In City of Dallas v. Thompson, 210 S.W.3d 601 (Tex. 2006), an "improperly secured, metal, expansion-joint coverplate" (plate) on the floor of the lobby area of Dallas Love Field airport had protruded, and a patron--Margaret Thompson--tripped, fell, and injured herself. Id. at 602-03.
Thompson alleged that the City of Dallas had actual knowledge that the plate was a dangerous condition because employees of the city had walked through the area, including on the day of the accident. Id. The city knew that the plate could become loose or raise suddenly over time with ordinary wear and tear, and employees would tighten it when that occurred. Id.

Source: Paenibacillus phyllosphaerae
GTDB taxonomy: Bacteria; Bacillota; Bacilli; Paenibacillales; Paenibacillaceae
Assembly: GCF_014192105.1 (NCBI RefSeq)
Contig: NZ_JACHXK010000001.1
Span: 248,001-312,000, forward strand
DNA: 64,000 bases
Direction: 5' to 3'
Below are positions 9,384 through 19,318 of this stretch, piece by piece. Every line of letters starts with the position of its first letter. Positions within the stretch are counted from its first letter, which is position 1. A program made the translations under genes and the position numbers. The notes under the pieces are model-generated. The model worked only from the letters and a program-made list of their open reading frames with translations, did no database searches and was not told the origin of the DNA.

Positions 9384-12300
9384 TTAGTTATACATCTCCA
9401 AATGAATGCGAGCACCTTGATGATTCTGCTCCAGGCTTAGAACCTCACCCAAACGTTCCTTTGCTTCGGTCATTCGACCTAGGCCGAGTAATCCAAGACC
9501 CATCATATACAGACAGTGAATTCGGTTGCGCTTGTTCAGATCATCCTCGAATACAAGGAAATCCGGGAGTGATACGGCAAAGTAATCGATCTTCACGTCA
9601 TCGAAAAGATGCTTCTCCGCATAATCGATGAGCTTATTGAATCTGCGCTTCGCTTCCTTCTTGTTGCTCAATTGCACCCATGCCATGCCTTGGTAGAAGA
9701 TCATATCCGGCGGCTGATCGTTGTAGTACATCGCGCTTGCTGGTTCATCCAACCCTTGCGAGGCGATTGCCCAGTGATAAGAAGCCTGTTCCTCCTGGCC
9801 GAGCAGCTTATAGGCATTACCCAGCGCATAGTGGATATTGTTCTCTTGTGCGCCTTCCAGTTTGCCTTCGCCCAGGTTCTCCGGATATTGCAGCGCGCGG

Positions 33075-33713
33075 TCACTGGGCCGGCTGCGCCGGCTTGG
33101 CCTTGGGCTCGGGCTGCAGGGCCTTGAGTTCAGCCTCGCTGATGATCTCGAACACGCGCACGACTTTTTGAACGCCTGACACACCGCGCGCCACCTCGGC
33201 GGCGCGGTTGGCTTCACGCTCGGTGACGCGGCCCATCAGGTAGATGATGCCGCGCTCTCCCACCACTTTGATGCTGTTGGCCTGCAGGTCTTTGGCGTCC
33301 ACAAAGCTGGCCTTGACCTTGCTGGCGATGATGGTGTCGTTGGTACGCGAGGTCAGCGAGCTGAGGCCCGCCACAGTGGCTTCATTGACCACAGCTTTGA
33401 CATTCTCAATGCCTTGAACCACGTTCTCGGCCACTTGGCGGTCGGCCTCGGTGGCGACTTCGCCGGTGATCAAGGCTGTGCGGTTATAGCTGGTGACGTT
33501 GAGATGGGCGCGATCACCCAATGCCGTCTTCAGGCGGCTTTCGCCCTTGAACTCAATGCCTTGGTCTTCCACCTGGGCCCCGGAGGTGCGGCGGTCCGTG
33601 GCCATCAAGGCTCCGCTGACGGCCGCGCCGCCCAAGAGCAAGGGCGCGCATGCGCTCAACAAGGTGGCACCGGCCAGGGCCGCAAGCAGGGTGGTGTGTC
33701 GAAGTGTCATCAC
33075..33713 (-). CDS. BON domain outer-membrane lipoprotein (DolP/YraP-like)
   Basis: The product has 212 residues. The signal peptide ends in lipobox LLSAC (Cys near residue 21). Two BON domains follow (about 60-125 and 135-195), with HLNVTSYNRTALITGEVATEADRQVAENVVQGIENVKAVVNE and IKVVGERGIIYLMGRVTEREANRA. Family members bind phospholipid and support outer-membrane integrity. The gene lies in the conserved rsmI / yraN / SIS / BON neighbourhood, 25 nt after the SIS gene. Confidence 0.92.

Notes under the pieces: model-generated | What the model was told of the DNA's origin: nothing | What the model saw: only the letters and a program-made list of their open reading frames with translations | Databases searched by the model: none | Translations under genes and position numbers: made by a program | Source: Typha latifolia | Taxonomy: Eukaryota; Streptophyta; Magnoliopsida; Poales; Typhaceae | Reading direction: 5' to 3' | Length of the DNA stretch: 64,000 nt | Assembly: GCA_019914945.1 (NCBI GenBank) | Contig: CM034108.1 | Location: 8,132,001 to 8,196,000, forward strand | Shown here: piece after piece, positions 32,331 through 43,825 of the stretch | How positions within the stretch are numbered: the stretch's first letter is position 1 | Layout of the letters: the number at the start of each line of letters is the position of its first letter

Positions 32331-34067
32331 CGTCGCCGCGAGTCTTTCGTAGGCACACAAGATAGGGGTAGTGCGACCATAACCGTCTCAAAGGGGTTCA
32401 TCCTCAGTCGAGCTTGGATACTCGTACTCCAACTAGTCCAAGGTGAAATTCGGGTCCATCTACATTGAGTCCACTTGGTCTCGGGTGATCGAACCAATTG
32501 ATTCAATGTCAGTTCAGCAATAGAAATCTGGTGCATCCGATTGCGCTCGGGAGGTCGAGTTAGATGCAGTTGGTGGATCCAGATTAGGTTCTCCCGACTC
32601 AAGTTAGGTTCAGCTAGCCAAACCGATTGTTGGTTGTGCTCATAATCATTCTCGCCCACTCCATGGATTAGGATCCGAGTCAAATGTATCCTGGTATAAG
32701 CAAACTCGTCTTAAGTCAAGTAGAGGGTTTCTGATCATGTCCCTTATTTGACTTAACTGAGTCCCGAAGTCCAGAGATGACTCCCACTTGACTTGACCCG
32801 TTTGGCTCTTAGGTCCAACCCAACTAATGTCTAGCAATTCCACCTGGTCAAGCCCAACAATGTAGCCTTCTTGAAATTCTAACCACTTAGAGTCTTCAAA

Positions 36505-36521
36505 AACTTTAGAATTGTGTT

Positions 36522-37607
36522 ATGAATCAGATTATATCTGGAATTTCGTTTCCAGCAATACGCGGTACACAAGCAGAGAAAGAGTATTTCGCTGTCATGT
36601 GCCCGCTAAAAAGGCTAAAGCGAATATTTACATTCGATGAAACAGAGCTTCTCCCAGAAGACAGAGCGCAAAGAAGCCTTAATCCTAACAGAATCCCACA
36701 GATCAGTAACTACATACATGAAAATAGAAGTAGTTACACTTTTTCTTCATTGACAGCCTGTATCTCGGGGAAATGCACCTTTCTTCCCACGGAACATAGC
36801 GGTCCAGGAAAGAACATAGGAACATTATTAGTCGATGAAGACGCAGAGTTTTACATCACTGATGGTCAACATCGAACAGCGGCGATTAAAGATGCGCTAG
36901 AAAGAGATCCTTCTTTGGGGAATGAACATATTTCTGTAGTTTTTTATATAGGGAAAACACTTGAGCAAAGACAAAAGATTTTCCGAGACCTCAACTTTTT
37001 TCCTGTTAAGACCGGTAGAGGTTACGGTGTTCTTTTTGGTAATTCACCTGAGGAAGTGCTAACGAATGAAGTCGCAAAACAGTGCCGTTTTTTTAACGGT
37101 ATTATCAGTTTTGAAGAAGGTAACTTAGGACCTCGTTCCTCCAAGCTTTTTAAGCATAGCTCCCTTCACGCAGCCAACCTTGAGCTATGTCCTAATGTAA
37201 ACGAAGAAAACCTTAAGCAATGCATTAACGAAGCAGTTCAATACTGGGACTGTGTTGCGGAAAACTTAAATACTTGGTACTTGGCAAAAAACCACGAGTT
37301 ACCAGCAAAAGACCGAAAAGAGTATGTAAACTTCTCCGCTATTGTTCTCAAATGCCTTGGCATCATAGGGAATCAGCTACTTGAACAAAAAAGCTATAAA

Accident logs reflected reports of people tripping where Thompson had tripped, but no reports had been filed in the previous three years. Id.
An expert for Thompson testified that the city had actual knowledge because it must have known of the condition when its employees were in the vicinity and had walked over the cover plate just hours before Thompson's fall. Id. at 603-04.
The supreme court held that the prior reports and the employees' proximity to the hazard (without evidence of how long the protrusion had existed), as well as the use of an additional screw to secure the plate, did not constitute actual knowledge of a dangerous condition. Id.